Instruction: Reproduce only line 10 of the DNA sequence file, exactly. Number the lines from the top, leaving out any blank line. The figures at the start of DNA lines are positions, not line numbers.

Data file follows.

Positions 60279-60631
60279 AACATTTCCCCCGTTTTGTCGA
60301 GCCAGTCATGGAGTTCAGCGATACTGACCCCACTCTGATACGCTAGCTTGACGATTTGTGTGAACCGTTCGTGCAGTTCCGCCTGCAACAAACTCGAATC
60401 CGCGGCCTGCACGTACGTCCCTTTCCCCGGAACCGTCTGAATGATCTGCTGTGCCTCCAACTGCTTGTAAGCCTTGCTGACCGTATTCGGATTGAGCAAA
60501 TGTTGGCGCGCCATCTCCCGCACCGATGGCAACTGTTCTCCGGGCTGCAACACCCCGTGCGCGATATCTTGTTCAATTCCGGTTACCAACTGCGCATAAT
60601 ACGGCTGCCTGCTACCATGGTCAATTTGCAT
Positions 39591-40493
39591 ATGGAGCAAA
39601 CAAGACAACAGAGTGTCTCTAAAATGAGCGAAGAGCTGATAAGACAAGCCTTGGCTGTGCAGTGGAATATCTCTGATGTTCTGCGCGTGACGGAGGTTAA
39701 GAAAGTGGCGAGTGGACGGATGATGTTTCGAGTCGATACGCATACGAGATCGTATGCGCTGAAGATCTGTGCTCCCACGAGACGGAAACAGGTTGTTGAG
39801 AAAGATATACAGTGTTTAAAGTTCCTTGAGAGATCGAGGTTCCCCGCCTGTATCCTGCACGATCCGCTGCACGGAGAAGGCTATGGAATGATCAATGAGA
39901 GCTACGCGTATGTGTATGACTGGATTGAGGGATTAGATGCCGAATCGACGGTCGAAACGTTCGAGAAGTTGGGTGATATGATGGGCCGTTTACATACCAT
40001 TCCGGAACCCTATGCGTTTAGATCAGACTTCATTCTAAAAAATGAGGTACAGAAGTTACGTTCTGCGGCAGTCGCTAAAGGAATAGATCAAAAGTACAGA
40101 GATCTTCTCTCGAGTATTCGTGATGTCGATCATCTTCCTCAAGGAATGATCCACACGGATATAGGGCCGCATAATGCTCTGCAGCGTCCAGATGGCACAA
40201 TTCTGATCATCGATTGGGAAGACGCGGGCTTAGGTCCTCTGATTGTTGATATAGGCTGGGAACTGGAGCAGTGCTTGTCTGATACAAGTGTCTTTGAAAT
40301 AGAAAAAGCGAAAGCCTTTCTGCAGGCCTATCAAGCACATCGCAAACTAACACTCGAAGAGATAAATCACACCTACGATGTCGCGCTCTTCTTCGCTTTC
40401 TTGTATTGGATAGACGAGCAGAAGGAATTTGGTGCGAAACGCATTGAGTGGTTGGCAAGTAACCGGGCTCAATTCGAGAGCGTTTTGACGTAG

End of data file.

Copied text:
39701 GAAAGTGGCGAGTGGACGGATGATGTTTCGAGTCGATACGCATACGAGATCGTATGCGCTGAAGATCTGTGCTCCCACGAGACGGAAACAGGTTGTTGAG